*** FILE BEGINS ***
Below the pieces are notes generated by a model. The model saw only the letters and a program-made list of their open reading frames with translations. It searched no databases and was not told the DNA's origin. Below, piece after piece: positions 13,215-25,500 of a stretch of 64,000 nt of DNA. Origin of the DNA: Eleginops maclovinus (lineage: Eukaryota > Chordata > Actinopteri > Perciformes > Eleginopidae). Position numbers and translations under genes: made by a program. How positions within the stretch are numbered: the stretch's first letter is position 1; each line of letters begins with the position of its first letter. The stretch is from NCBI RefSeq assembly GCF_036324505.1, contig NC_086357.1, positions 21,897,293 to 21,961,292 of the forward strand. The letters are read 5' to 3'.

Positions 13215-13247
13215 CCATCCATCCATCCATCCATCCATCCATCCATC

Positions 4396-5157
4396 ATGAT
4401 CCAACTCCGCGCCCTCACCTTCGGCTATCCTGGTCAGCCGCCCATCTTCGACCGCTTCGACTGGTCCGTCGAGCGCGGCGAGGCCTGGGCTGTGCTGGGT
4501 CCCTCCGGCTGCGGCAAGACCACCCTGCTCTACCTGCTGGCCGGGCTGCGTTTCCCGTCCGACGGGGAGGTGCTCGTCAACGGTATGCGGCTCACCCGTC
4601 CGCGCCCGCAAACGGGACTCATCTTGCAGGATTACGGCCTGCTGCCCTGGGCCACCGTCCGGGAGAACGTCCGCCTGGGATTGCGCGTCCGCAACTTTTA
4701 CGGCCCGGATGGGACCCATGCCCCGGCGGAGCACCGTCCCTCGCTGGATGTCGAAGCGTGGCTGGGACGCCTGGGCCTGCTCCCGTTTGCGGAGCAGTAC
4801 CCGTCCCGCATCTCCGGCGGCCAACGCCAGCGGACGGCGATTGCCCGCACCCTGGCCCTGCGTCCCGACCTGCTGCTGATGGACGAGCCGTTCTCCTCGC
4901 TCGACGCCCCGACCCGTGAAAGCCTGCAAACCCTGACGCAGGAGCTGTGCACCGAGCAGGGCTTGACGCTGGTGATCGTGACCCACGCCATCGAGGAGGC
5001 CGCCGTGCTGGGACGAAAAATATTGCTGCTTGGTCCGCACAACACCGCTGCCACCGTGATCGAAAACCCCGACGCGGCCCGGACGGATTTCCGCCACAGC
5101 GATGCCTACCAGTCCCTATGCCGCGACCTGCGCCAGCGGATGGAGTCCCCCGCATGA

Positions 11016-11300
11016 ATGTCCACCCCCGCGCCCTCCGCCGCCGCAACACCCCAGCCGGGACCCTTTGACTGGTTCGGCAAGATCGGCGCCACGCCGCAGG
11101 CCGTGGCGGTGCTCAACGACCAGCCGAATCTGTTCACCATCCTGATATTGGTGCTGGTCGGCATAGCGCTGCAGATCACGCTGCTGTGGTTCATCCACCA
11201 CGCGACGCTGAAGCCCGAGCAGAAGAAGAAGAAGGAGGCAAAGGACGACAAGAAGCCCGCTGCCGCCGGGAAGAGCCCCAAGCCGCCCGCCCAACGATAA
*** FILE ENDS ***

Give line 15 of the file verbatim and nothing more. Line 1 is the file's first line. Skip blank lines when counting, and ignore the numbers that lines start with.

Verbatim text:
11016 ATGTCCACCCCCGCGCCCTCCGCCGCCGCAACACCCCAGCCGGGACCCTTTGACTGGTTCGGCAAGATCGGCGCCACGCCGCAGG